New Colony of Chicks Keeps Hope Alive for Rare Newell's Shearwater

Sometimes you have to move it to save it. That's the theory behind a bold approach to bird conservation that has gained traction in Hawai‘i. Faced with steep declines among native seabirds, including Newell's Shearwater and Hawaiian Petrel, conservationists have translocated seabird chicks to a new, predator-proof colony for the second year in a row.

Last year, American Bird Conservancy and its Hawai‘i-based partners successfully moved 10 Hawaiian Petrels to a protected site at Kilauea Point National Wildlife Refuge. Last month, it was the turn of eight threatened Newell's Shearwater (‘A‘o) chicks to be flown by helicopter from their montane nesting areas to their new home at the refuge. Both species are endemic to Hawai‘i and found nowhere else in the world.

A Newell's Shearwater chick in its mountain burrow. Photo by André Raine, Kaua‘i Endangered Seabird Recovery Project

A Newell's Shearwater chick in its mountain burrow. Photo by André Raine, Kaua‘i Endangered Seabird Recovery Project

It's the first translocation of Newell's Shearwater chicks ever undertaken. But the translocation of chicks of closely related seabird species has been used with success in New Zealand to create new colonies, and a previous translocation of Newell's Shearwater eggs in the 1970s founded a small colony at the same refuge. Conservationists hope to achieve similar successes on Kaua‘i, having already begun to test the chick-translocation technique last year.

Helicopters and Fish Slurry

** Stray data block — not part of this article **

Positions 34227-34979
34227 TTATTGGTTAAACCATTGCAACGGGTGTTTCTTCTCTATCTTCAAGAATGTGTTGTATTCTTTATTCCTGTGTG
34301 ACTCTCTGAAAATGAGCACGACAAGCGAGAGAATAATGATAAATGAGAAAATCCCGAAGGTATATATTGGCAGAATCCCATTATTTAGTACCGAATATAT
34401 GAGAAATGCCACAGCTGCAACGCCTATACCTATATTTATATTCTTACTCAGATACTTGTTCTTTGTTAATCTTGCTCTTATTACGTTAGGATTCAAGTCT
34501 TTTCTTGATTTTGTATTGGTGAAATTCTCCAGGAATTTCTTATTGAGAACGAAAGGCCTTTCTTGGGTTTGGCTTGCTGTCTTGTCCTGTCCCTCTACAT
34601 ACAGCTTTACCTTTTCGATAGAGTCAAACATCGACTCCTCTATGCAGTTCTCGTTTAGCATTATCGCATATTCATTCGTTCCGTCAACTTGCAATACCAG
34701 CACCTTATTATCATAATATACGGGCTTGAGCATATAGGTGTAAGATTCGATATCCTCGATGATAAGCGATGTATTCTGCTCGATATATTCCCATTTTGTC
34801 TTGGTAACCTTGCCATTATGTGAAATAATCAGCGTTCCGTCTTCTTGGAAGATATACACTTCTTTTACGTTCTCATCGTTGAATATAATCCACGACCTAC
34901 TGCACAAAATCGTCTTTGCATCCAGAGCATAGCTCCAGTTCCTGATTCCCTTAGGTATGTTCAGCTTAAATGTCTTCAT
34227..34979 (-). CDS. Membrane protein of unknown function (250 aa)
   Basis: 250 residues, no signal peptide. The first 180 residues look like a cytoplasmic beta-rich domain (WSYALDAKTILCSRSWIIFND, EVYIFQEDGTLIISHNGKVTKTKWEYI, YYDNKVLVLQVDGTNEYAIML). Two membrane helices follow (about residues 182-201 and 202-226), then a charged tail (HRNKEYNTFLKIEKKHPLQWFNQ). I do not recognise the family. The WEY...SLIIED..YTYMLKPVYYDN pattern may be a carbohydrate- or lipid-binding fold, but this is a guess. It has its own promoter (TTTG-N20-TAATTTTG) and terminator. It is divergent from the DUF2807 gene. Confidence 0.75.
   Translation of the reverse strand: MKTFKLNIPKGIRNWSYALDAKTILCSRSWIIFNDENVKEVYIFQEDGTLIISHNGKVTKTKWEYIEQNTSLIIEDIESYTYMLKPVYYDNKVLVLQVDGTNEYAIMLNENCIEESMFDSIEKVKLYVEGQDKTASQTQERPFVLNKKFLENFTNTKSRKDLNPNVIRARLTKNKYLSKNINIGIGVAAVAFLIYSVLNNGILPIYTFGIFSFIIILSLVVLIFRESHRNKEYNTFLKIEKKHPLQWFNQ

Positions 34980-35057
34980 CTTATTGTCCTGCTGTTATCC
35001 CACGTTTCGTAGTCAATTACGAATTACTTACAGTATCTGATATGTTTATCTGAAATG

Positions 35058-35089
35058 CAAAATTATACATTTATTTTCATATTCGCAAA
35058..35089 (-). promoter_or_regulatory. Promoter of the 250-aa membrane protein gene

This year's translocation, which involved two separate teams and more than a dozen people, took place in Kaua‘i's rugged mountain interior and along the coast. Early on a September morning, a helicopter dropped a team onto a mountain peak located in the Upper Limahuli Preserve owned by the National Tropical Botanical Garden. The team members headed out to seven different nest burrows that had been monitored throughout the breeding season. They carefully removed seven large, healthy Newell's Shearwater chicks from their burrows by hand, placed them into pet carriers, and carried them up the side of the mountain to a waiting helicopter.

The chicks were flown to the Princeville airport, then driven to the refuge and their new home within the predator-proof fence. An eighth chick, rescued from another site in Hono o Na Pali Natural Area Reserve earlier in the season, soon joined the other seven at Kilauea Point.

Transporting the Newell's Shearwater chicks from the Princeville airport to their new home. Photo by Lindsay Young/Pacific Rim Conservation

Transporting the Newell's Shearwater chicks from the Princeville airport to their new home. Photo by Lindsay Young/Pacific Rim Conservation

So far the young birds appear to be adjusting nicely to their big move, says Dr. Lindsay Young, the project coordinator with Pacific Rim Conservation, one of several partners that made this project possible. The chicks are being hand-fed a slurry of fish and squid, and their growth has been carefully monitored.

“They are doing well and are gaining weight,” Young says. Many of the birds are ready to fledge; as of Monday, four have already flown away from their burrows, headed out to sea.

The Night Sky of Home

Like Hawaiian Petrels, Newell's Shearwater chicks imprint on their birth colony location the first time they emerge from their burrows and see the night sky; as adults, they will return to breed at the same colony. Since these chicks were removed from their natural burrows before that critical imprinting stage, it's hoped that they will emerge from their artificial burrows, imprint on the new colony, and return there as adults after three to five years at sea.

The new colony will be the only fully protected colony of this species anywhere in the Hawaiian Islands—an enormous step toward recovering this rare seabird.